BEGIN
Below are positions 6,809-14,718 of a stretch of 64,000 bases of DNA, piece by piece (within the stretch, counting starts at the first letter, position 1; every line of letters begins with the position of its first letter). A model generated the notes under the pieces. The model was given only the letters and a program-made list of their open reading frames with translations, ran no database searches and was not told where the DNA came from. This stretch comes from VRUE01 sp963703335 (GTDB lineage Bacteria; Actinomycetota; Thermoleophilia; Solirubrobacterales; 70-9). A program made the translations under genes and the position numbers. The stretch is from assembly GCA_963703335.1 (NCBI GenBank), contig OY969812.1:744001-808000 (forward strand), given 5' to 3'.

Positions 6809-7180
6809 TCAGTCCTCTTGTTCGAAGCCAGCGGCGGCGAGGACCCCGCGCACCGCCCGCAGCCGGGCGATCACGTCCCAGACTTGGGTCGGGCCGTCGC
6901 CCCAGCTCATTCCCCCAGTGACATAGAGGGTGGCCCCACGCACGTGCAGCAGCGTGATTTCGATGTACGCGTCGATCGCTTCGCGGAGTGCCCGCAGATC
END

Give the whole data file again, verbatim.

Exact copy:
Below are positions 6,809-14,718 of a stretch of 64,000 bases of DNA, piece by piece (within the stretch, counting starts at the first letter, position 1; every line of letters begins with the position of its first letter). A model generated the notes under the pieces. The model was given only the letters and a program-made list of their open reading frames with translations, ran no database searches and was not told where the DNA came from. This stretch comes from VRUE01 sp963703335 (GTDB lineage Bacteria; Actinomycetota; Thermoleophilia; Solirubrobacterales; 70-9). A program made the translations under genes and the position numbers. The stretch is from assembly GCA_963703335.1 (NCBI GenBank), contig OY969812.1:744001-808000 (forward strand), given 5' to 3'.

Positions 6809-7180
6809 TCAGTCCTCTTGTTCGAAGCCAGCGGCGGCGAGGACCCCGCGCACCGCCCGCAGCCGGGCGATCACGTCCCAGACTTGGGTCGGGCCGTCGC
6901 CCCAGCTCATTCCCCCAGTGACATAGAGGGTGGCCCCACGCACGTGCAGCAGCGTGATTTCGATGTACGCGTCGATCGCTTCGCGGAGTGCCCGCAGATC